Cecelia Carroll: Visit with the NOAA Corps Officers, May 10, 2017                   


NOAA Teacher at Sea

Cecelia Carroll

Aboard NOAA Ship Henry B. Bigelow

May 2 – 13, 2017 

Mission: Spring Bottom Trawl

Geographic Area: Northeastern Atlantic

Date: May 10, 2017

Latitude: 42 54.920N
Longitude:  069 42.690
Heading:  295.1 degrees
Speed:  12.2 KT
Conditions: Clear

Science and Technology

I am on the day schedule which is from noon to midnight.  Between stations tonight is a long steam so I took the opportunity with this down time to visit the bridge where the ship is commanded.  The NOAA Corps officers supplied a brief history of the corp and showed me several of the instrument panels which showed the mapping of the ocean floor.

“The National Oceanic and Atmospheric Administration Commissioned Officer Corps, known informally as the NOAA Corps, is one of seven federal uniformed services of the United States, and operates under the National Oceanic  and Atmospheric Administration, a scientific agency within the Office of Commerce.

“The NOAA Corps is part of NOAA’s Office of Marine and Aviation Operations (OMAO) and traces its roots to the former U.S. Coast and Geodetic Survey, which dates back to 1807 and President Thomas Jefferson.”(1)

During the Civil War, many surveyors of the US Coast and Geodetic Survey stayed on as surveyors to either join with the Union Army where they were enlisted into the Army, or with the Union Navy, where they remained as civilians, in which case they could be executed as spies if captured. With the approach of World War I, President Woodrow Wilson, to avoid the situation where surveyors working with the armed forces might be captured as spies, established the U.S. Coast and Geodetic Survey Corps.

During WWI and World War II, the Corps abandoned their peacetime activities to support the war effort with their technical skills.  In 1965 the Survey Corps was transferred to the United States Environmental Science Services Administration and in 1979, (ESSA) and in 1970 the ESSA was redesignated as the National Oceanic and Atmospheric Administration and so became the NOAA Corps.

“Corps officers operate NOAA’s ships, fly aircraft, manage research projects, conduct diving operations, and serve in staff positions throughout NOAA.” (1)

“The combination of commissioned service with scientific and operational expertise allows the NOAA Corps to provide a unique and indispensable service to the nation. NOAA Corps officers enable NOAA to fulfill mission requirements, meet changing environmental concerns, take advantage of emerging technologies, and serve as environmental first responders.” (1)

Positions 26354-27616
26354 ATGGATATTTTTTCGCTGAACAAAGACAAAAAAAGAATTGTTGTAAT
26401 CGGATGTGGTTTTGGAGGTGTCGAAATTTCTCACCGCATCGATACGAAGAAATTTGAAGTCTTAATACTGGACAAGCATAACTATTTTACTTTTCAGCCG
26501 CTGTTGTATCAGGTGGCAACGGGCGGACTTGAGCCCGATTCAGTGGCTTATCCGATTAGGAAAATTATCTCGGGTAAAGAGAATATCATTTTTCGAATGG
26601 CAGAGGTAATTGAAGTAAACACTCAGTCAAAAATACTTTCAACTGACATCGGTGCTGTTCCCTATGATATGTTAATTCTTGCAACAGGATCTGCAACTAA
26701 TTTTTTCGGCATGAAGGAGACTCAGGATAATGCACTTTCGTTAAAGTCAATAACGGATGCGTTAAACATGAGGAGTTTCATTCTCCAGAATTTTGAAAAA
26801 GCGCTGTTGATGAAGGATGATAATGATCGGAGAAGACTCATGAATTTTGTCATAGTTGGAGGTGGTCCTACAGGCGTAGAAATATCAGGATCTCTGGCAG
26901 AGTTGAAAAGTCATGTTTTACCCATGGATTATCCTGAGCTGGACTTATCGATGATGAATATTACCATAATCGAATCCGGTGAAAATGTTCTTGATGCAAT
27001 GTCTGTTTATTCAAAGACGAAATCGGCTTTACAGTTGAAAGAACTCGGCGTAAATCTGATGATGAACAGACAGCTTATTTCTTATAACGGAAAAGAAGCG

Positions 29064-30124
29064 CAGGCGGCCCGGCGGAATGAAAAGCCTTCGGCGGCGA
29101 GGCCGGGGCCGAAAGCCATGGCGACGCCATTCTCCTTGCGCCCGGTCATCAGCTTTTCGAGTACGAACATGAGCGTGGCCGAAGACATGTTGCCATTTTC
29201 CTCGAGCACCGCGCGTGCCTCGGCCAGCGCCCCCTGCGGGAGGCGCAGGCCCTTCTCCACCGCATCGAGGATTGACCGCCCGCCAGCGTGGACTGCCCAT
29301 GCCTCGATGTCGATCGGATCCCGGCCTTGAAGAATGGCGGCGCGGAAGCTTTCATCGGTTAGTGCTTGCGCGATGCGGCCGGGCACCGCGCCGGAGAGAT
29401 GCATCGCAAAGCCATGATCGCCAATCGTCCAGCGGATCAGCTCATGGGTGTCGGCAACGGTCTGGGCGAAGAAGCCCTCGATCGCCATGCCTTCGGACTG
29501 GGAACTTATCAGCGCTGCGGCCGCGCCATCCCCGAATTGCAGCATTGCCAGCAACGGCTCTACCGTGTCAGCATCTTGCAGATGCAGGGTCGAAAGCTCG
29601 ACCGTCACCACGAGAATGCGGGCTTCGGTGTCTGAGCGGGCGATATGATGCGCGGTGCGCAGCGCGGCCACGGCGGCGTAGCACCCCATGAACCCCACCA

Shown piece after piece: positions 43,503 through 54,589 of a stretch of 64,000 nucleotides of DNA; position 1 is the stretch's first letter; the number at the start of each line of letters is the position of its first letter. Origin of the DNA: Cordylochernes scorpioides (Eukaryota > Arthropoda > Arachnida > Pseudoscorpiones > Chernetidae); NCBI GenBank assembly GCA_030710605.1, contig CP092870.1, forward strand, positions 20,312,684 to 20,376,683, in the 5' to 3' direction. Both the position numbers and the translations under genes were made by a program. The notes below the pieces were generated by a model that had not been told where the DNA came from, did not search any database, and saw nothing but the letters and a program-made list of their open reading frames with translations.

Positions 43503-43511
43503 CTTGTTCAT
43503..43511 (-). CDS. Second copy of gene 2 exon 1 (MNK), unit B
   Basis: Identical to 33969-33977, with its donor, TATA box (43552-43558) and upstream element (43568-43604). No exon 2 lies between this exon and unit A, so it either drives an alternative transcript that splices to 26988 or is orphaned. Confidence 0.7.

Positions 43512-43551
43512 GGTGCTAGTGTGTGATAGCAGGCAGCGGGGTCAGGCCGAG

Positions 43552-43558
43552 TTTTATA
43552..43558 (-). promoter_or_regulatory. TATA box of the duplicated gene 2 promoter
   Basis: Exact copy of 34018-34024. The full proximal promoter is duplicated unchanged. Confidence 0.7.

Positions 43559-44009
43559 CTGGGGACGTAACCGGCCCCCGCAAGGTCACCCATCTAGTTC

There are presently 321 officers, 16 ships, and 10 aircraft.


We are steaming on a course that has been previously mapped which should allow us to drop the net in a safe area when we reach the next station.

The ship’s sonar is “painting” the ocean floor’s depth.  The dark blue is the deepest depth.


The path of the ship is highlighted.  The circles are the stations to drop the nets for a sample of the fish at that location.


This monitor shows the depth mapped against time.


This monitor also showing the depth.


A view inside the bridge at dusk.


The full moon rising behind the ship ( and a bit of cloud )


What can you do ?

  • When I asked “What can I tell my students who have an interest in NOAA ?”

If you have an interest in climate, weather, oceans, and coasts you might begin with investigating a Cooperative Observer Program, NOAA’s National Weather Service.

“More than 8,700 volunteers take observations on farms, in urban and suburban areas, National Parks, seashores, and mountaintops. The data are truly representative of where people live, work and play”.(2)

Did you know:

The NOAA Corps celebrates it 100 Year Anniversary this May 22, 2017!

Cute catch:

  1. Bobtail Squid

This bobtail squid displays beautiful colors!  (3 cm)


View from the flying bridge.


On the flying deck!



Bibliography

1. https://www.omao.noaa.gov/learn/noaa-corps/about

2. http://www.nws.noaa.gov/os/coop/what-is-coop.html

3.   http://www.history.noaa.gov/legacy/corps_roots.html

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